- Downtown Austin boards up in anticipation of protests, again ... ›
- List of proposed changes to Austin Police Department after protests ... ›
- Austin searches for new police chief amid reform process - austonia ›
- Mural on I-35 memorializes police brutality victims - austonia ›
Californians love Texas, and Austin—with its liberal politics, relatively affordable housing and job opportunities—is particularly adored. In fact, the Lone Star State was the main recipient of departing Californians in 2019, according to the latest available U.S. Census Bureau data.
But other states, including Florida, are seeing increased interest. Miami Mayor Francis Suarez has made a name for himself on Twitter recruiting techies and hyping up his city, which has a lot in common with Austin—with the added benefit of a beach and sans the "Don't California my Texas" attitude.
California expats and industry experts say Austin remains the bigger draw for Californians, especially those in the tech sector, but warn that this advantage could shift to Miami if the city doesn't address the policy challenges that prompted the migration in the first place: housing affordability.
"If Austin doesn't accommodate this influx, I think all the talent will come to Miami," said Peter Yared, a tech entrepreneur who moved to Miami from San Francisco in September. "I think Miami's going to be the one that sucks it all up."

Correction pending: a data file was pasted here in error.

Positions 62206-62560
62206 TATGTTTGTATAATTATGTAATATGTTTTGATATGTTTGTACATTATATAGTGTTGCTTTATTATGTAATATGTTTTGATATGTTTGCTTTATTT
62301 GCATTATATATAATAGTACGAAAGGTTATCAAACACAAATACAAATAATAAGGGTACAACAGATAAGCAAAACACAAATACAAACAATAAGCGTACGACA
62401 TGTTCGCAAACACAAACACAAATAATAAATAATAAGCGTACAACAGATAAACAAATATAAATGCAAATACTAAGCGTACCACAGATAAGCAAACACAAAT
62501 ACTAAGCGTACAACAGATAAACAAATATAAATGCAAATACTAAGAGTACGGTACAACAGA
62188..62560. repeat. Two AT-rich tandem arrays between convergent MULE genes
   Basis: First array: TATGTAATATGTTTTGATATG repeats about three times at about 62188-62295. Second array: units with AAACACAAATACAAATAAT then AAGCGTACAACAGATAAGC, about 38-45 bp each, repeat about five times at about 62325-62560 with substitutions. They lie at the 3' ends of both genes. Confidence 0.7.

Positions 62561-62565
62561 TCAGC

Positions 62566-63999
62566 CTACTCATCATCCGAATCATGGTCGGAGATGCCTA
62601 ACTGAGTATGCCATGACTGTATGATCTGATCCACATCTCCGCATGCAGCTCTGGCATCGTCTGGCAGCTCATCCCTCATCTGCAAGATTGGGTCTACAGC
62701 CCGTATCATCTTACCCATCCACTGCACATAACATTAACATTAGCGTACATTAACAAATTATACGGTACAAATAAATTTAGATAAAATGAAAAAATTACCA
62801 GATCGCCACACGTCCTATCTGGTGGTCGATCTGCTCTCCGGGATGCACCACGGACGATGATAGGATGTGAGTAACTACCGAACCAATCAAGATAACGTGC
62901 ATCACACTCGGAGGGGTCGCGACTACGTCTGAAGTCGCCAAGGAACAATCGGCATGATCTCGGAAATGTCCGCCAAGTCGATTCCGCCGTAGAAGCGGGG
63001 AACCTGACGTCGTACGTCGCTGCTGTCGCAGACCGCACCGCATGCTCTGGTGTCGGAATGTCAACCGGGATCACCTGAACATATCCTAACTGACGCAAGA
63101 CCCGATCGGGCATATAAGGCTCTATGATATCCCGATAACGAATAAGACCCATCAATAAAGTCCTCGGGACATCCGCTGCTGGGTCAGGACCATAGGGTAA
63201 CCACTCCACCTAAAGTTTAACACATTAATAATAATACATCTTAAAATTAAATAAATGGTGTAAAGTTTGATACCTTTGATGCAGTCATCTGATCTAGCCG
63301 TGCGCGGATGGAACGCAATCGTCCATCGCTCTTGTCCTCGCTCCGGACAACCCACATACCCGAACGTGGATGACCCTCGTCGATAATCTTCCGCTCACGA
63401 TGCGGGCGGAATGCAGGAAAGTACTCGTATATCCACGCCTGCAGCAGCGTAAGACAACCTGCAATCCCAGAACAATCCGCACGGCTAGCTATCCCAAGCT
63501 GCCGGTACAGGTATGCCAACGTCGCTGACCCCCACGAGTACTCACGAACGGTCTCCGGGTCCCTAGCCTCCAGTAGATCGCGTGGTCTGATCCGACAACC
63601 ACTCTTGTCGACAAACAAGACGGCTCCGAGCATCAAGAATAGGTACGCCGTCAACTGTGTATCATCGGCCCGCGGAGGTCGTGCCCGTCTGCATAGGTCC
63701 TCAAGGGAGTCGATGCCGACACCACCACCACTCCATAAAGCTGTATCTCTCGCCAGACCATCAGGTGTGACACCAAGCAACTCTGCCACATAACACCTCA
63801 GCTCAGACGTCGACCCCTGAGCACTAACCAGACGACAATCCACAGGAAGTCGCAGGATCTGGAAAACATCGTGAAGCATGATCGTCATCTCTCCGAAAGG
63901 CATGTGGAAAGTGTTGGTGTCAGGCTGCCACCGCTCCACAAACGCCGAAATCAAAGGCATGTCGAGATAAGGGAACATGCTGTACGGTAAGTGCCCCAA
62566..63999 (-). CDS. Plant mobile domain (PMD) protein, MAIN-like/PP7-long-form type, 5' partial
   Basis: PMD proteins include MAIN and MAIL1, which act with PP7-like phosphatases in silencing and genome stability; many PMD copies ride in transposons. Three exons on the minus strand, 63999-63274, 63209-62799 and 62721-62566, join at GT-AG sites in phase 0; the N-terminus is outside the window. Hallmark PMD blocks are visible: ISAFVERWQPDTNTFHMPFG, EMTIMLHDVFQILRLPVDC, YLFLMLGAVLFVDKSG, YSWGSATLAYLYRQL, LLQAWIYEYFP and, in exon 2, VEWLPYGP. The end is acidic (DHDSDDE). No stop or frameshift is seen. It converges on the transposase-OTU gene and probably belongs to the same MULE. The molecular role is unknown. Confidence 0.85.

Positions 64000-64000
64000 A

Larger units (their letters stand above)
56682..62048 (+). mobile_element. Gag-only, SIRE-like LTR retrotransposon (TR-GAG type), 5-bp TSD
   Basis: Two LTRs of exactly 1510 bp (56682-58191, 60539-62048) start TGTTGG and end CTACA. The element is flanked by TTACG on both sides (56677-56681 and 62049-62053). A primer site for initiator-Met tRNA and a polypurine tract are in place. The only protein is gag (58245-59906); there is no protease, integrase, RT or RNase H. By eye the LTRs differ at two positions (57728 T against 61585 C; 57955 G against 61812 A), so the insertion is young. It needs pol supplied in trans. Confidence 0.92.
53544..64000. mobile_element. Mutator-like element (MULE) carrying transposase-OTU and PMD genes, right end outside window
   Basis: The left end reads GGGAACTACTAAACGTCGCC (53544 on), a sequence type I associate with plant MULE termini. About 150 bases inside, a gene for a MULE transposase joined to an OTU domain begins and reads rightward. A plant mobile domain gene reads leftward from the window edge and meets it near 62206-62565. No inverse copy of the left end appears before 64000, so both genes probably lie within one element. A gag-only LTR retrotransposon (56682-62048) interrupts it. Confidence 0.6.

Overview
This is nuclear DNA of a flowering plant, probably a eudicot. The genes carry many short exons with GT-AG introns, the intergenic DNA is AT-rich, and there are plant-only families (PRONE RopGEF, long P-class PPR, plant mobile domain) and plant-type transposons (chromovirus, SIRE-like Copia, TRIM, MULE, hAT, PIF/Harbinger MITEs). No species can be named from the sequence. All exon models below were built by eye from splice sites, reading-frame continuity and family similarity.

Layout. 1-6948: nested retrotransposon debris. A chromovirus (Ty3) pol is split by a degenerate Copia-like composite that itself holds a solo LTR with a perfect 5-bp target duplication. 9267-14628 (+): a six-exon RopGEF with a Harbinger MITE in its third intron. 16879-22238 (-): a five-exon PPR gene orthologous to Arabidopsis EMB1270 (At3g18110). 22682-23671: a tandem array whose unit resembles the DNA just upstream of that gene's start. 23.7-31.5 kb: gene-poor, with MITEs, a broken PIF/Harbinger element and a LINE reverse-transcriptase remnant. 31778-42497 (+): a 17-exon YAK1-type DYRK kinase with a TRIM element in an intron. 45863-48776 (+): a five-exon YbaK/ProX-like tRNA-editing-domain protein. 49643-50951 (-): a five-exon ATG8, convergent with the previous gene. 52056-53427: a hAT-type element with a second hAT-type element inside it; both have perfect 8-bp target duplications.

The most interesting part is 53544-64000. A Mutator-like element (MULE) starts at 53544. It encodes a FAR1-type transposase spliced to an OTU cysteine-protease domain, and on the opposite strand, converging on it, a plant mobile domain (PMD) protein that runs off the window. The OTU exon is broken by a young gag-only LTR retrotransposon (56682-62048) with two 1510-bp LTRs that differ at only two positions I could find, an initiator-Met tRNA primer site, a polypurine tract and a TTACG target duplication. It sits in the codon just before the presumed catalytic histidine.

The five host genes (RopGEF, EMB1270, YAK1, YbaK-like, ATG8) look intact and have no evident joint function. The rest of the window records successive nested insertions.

Both Texas and Florida promise business-friendly state tax policies, and their governors tout the relocations of companies such as Tesla and Oracle from California. But Darien Shanske, a law professor at the University of California Davis whose specialties include taxation, said this is a red herring because corporate taxes are based on where sales occur rather than headquarter locations.
This is not to say other state policies are irrelevant. "The area in which California regulatory policy has been, in my opinion, not a complete failure but problematic … is housing policy," Shanske said. Austin and Miami can offer "not cheap, just cheaper" housing than what is available in Silicon Valley. Plus, both cities are developing a critical mass of talent, which further draws Californians in. "If you're a software engineer, you want to live near other software engineers," he added.
But not every Californian is motivated to move. "San Francisco is a fantastic place to live if you can afford it," said Brandy Aven, a professor of entrepreneurship at Carnegie Mellon University's Tepper School of Business. As a result, it's more common for what she called the labor—engineers, programmers and even company founders—to relocate to cities such as Austin and Miami than the monied venture capitalists. Burgeoning tech cities may find that they need to develop homegrown investor networks to support local ventures in the absence of Californian transplants, but she believes this is doable.
Paul O'Brien, CEO of the Austin-based MediaTech Ventures and a startup veteran, moved to Austin from California in 2009, during the Great Recession. "I'm a firm believer that the world has been seeking an alternative to Silicon Valley for a long time," he said, pointing to Austin as the natural heir for myriad reasons.